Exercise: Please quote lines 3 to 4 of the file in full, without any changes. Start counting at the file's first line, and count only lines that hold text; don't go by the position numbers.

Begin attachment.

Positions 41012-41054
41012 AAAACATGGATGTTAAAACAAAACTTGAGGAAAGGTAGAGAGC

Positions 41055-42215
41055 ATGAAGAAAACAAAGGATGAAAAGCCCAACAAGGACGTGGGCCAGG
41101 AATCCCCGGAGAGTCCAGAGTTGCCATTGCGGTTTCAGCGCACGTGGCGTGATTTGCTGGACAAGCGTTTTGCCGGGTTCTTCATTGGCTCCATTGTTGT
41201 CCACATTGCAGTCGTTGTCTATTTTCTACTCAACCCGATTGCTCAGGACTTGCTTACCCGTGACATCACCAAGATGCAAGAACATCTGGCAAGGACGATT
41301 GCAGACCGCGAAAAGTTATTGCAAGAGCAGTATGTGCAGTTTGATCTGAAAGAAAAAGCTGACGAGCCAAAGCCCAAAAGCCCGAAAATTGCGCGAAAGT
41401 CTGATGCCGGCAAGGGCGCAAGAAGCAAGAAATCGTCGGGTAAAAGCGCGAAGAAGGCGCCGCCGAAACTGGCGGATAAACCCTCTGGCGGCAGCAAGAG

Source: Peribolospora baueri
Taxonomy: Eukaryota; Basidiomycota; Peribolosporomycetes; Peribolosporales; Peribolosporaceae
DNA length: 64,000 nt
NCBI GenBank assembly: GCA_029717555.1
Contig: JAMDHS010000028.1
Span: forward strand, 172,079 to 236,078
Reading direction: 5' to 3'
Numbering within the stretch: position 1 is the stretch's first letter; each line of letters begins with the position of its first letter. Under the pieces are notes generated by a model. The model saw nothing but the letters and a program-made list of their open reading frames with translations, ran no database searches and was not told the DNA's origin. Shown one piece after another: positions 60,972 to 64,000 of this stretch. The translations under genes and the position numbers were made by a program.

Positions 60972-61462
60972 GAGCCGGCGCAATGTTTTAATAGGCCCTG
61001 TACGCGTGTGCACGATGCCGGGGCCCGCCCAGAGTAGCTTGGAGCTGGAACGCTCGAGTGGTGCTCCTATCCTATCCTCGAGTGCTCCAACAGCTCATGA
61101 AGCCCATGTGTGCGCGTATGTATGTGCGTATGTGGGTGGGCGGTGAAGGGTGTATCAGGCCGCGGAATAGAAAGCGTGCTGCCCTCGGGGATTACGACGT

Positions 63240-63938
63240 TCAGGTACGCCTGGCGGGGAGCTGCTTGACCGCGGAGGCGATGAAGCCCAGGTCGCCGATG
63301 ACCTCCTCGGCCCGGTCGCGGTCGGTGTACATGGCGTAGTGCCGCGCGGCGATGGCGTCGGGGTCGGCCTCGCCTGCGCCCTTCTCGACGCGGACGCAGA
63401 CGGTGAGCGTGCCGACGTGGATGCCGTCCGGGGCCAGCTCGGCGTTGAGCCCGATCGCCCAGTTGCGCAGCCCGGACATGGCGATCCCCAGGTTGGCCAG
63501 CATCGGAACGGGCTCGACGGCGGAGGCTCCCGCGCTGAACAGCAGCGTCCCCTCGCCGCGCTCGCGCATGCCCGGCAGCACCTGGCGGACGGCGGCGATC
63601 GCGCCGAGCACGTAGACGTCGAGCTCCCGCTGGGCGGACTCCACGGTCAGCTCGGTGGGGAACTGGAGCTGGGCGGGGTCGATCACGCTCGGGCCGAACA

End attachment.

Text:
Positions 41055-42215
41055 ATGAAGAAAACAAAGGATGAAAAGCCCAACAAGGACGTGGGCCAGG